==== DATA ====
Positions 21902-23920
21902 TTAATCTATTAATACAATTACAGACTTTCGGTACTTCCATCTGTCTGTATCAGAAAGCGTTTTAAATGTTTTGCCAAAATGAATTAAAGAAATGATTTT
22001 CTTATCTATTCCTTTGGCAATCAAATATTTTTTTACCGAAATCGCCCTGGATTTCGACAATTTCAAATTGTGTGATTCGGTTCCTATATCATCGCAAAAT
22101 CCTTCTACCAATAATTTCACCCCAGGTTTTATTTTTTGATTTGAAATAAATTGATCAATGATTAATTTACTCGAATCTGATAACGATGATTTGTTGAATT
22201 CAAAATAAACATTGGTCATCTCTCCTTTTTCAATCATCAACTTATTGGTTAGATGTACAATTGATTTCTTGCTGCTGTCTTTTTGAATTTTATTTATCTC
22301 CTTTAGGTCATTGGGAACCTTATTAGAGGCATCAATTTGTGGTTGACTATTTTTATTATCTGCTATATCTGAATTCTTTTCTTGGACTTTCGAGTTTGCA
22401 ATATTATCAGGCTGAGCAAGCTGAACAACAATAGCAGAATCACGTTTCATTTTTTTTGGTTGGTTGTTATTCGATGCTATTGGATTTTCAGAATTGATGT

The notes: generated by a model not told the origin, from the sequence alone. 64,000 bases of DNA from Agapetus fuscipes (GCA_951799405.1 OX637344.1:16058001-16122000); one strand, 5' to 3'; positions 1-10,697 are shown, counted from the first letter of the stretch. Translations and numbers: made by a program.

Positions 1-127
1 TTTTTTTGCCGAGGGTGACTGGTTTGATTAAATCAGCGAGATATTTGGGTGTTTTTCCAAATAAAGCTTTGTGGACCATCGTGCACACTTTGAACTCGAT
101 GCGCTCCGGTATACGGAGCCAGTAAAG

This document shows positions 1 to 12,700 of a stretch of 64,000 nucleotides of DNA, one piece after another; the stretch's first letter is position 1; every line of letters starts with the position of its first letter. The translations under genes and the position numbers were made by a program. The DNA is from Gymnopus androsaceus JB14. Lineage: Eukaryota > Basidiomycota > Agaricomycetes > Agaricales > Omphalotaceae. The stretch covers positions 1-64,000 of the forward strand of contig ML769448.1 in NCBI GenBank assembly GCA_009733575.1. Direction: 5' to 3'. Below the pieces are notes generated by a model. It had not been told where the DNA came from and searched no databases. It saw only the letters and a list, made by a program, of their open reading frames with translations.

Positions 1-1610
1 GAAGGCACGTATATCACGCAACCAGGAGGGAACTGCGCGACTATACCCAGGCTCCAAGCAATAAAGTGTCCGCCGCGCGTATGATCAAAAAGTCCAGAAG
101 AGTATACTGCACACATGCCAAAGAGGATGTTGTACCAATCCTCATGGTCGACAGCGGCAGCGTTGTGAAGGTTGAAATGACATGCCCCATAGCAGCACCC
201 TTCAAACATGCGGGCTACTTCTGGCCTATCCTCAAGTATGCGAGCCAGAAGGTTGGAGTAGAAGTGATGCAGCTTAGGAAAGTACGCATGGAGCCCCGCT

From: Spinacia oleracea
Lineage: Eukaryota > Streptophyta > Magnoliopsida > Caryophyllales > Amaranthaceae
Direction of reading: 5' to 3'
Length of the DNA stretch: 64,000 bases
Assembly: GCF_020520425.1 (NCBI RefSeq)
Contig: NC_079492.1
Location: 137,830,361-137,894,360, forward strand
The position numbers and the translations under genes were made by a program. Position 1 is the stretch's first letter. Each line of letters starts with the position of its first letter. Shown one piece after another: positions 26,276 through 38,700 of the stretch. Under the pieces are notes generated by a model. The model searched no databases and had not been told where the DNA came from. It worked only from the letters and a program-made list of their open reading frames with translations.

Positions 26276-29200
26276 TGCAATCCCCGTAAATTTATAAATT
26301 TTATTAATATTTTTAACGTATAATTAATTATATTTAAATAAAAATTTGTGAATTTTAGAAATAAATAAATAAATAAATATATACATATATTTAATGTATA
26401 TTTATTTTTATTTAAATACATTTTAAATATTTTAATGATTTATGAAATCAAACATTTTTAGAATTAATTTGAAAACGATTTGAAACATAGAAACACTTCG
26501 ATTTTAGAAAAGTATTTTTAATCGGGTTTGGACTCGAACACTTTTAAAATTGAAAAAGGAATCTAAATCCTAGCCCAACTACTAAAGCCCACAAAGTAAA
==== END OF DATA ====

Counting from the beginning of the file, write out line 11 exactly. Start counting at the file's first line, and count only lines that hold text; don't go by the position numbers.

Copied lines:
101 GCGCTCCGGTATACGGAGCCAGTAAAG